First of all I would like to respond to the posters who commented on my last blog. I tried to use the comments section but my posts showed up blank.
Hi guys, thanks for taking the time to read and comment on my blog.
@HopintheCordoba. Yeah, that pick caught a lot of people off guard including me. Even though ISS/CS etc. had Jankowski rated lower, Craig Button had him ranked #14 overall. Since Craig’s brother Tod is Director of Scouting for the Flames maybe we shouldn't have been so surprised.
@Kevin. As Hopin’ states if Iginla wants to leave perhaps he will waive at the deadline and the Flames get some return. A 33 year old Tomas Kaberle fetched Joe Colborne, a first-round draft pick in 2011 and a conditional draft pick in 2012 as a rental, which is pretty decent. I would suggest Iginla is worth more than Kaberle.
If Jarome leaves, the bean counters will probably be trying to find ways to capitalize on it to squeeze all they can out of him… Jarome Iginla tribute jersey anyone? ;-)
@FL4MES. Thanks very much for your kind words. I am looking forward to you reading my blogs and offering commentary when you feel the urge.
Jay Feaster officially took over the daunting task of Calgary’s GM position approximately six weeks prior to the 2011 Draft. To put it mildly he inherited a Sutter-sized mess, and along with it, several significant challenges.
Darryl Sutter had botched nearly every facet of his job in the latter stages of his tenure. He traded away numerous draft picks and drafted poorly leaving the prospect cupboard bare. Compounding the problem, he had assembled a patchwork of players with seemingly no plan in place other than to add players he thought could help the team…and in some cases he was dead wrong. Toss in bad cap management, bad trades and a plethora of No Movement Clauses added to bloated contracts…well you get the idea.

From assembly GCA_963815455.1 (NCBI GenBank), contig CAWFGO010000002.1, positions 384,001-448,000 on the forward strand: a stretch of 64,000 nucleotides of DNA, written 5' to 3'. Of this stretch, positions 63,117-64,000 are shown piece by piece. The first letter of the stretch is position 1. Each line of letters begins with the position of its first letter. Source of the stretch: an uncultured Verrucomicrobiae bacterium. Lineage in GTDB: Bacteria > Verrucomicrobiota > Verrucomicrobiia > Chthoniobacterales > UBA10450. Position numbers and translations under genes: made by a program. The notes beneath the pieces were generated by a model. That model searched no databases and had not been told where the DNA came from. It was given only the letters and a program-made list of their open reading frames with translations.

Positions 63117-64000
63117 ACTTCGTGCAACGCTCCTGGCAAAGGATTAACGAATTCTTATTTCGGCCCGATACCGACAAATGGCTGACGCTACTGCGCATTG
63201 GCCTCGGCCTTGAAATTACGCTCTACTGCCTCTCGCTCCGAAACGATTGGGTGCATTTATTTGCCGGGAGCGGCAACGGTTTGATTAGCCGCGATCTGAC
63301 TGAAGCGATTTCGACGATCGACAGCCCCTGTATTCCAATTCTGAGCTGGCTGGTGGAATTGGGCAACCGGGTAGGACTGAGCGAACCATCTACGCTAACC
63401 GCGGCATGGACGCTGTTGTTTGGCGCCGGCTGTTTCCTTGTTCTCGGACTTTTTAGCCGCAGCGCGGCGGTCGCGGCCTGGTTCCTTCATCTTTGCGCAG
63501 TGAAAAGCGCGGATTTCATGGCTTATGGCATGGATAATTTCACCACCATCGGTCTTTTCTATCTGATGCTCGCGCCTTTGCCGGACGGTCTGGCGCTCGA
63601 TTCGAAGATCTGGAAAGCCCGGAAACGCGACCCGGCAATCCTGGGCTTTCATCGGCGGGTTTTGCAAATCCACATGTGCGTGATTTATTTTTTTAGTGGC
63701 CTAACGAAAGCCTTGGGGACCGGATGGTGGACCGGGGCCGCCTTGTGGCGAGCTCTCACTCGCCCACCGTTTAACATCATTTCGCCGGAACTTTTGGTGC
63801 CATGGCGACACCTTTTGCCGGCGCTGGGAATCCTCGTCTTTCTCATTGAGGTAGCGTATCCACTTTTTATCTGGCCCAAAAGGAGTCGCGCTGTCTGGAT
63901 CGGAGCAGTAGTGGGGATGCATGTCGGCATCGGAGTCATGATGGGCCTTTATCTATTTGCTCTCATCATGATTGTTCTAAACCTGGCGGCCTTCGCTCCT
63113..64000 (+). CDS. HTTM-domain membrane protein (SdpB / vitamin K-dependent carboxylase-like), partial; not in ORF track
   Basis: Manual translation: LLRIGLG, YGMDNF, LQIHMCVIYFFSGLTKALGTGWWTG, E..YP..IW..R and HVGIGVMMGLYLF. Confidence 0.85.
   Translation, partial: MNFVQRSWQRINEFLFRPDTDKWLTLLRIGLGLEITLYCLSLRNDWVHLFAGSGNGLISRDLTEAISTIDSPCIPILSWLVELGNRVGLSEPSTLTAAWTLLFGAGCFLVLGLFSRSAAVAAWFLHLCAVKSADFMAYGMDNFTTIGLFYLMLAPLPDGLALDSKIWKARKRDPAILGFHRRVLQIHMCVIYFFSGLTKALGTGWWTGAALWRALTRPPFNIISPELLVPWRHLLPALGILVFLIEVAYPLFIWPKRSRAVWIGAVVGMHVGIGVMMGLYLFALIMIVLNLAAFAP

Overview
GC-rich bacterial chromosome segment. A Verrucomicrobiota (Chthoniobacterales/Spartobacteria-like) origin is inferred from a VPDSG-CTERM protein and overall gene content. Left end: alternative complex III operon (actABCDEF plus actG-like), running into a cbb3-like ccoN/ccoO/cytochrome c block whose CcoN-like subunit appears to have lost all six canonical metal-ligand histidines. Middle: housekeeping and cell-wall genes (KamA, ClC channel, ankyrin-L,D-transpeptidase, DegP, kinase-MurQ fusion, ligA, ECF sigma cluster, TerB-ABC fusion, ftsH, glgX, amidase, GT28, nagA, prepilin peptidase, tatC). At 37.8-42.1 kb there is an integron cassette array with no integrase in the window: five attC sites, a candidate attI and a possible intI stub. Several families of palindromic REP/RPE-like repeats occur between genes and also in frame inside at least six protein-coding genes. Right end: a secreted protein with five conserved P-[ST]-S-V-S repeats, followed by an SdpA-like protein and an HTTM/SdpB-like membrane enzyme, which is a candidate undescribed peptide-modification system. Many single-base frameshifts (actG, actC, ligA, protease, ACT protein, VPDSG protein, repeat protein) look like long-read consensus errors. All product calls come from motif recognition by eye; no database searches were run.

Although the mess needed to be cleaned up, Jay’s first challenge was unforeseen by many when he faced losing Calgary’s top prospect to draft re-entry after failing to sign Tim Erixon. For a team with precious little in the way of prospects this was a potential disaster and a stiff test. Few blame Feaster for failing to sign Erixon. Although impossible to prove, it is widely suspected that the Rangers were guilty of tampering with former Ranger alumnus Jan Erixon’s son, in an effort to coerce him into jumping ship; and it worked. Bad form.
Faced with losing highly-touted Erixon for nothing, Feaster was forced to cut the best deal he could. The deal ended up being the rights to Erixon and a fifth round pick to New York with prospect Roman Horak and two second round picks coming back the other way.
It is always difficult to evaluate a trade, especially when it involves young players at the beginning of their development curve. But so far it looks like Feaster did well in making the best out of a tough situation. Roman Horak played in 61 games for the Flames last season, scoring 11 points @ +3. Erixon suited up for 18 games with the Rangers notching two assists @ -2, and has subsequently been dealt to the Blue Jackets. Karma? Calgary’s two second round choices ended up being Markus Granlund and Tyler Wotherspoon, while the Rangers selected Shane McColgan with their fifth round choice acquired in the deal.